From Page to Screen

Whenever I am truly passionate about a book, I hope it will be adapted for the screen. I want to see the story unfold visually and the characters interact.

Then when it does come out, I can’t wait to see what choices have been made. There’s so much to evaluate.

  • How successfully have they cast the characters we’ve come to know and love?
  • Have they captured the essential tone/feel of the created world?
  • Which aspects of the narrative have they emphasized or discarded?
  • Have they maintained the Core Thing, whatever it is, that we love most?

And so on.

Sometimes, the changes made to the story are smart, and we go home happy enough. Sometimes, they’re downright unfathomable, and we go home sputtering about, say, the unnecessarily added character or incredibly absurd ending.

No matter what, I enjoy pondering the relationship between the original and the adaptation. Sometimes, they seem like different things altogether. Case in point: Charlaine Harris’s wonderful Sookie Stackhouse/Southern Vampire Mysteries. Anyone who has read the series then watched True Blood is aware of the epic variations between the two, particularly in storyline and tone. And yet, they are both very satisfying in completely different ways (I liked the books better, of course, because #books4ever).

All of this raises the questions: what are the books or series you love that you’d like to see adapted? And whom would you cast as the leading characters?


13 thoughts on “From Page to Screen”

  1. Books and screen are such different media that i’m always inclined to cut some slack when things don’t turn out as I expect. I want introspection in books, and splash and dash on the screen. Thrillers and suspense seem to translate the best from page to frame. Perhaps because of the action component. Romances and mysteries, sometimes because the internal life is so hard to depict. Which isn’t to say that the movies aren’t fabulous, and equally satisfying, but they are different. Recently read an article that said Ryan Gosling got the part in The Notebook because no one else wanted it. I laughed out loud because I can’t imagine anyone else so effective in the part.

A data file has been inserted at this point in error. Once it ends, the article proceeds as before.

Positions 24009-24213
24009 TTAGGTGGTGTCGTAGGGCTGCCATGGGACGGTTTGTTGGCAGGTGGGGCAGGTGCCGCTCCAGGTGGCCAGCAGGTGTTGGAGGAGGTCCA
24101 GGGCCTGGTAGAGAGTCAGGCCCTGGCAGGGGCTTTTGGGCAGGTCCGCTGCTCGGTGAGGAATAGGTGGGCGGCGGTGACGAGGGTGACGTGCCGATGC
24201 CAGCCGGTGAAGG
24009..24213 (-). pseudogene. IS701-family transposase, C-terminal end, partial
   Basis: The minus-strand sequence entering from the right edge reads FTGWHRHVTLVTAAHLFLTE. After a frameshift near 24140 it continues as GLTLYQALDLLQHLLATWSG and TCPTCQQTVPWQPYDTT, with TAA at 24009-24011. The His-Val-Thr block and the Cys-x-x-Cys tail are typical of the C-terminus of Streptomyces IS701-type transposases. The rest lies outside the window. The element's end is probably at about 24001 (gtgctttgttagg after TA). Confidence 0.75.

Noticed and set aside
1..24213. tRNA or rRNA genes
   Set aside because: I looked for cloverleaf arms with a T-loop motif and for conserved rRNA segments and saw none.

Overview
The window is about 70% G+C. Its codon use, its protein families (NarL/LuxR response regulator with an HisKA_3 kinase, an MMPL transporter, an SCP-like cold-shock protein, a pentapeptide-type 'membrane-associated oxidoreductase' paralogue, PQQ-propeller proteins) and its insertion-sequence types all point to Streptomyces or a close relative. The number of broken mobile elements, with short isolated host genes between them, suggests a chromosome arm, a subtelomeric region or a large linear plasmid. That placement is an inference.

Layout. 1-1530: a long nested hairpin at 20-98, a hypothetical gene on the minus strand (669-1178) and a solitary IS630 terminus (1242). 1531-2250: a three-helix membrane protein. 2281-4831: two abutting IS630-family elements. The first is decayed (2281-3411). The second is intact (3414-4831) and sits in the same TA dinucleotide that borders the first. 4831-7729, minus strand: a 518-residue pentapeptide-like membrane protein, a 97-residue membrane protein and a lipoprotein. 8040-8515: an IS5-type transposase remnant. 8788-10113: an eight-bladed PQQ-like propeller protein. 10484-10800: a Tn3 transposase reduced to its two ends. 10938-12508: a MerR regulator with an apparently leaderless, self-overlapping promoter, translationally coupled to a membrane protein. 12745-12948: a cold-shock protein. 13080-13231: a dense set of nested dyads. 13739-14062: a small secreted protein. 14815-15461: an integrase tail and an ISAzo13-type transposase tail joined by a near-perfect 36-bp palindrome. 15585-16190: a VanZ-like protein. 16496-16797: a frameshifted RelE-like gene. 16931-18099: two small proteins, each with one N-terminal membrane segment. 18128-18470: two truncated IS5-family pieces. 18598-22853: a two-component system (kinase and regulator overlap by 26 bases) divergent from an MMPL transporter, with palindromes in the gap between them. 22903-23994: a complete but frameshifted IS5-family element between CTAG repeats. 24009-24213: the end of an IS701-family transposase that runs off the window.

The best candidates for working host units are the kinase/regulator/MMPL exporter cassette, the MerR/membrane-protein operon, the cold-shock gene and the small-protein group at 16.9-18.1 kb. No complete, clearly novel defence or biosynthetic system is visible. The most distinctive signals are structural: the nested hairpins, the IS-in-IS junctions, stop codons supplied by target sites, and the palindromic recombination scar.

2. I agree with Kait that book and screen are very different. I often have to prep myself by remembering that the same story can look completely different on the screen. But I still want the core story to be there. That’s why I loved the Lord of the Rings adaptation. There was a lot cut, true – but it never would have translated well to to film. But I’d love to see someone take a crack at Hank’s Jane Ryland books (although I have no idea who’d play Jane).


  3. Love this post, Cynthia!! Stephen King’s Dark Tower series tops my list since I’m curious to see how others envision Roland and his world. Station Eleven, Rosie Project, and Name of the Wind are a few others. I always find adaptations of books incredibly inspiring–the characters and plot that started as mere ideas in one person’s head brought to life on the big screen…Talk about passion!


  4. This is soooo timely–last May I sold the film rights to the Detective Emilia Cruz police procedural series and a TV series is being discussed with potential production companies. I posted a link on my Facebook page questioning if Gina Rodriguez (Jane the Virgin) should play Emilia Cruz and got 57 new page likes in a single day! I constantly write with various actors in mind, but alas, will not have casting approval.

    Liked by 1 person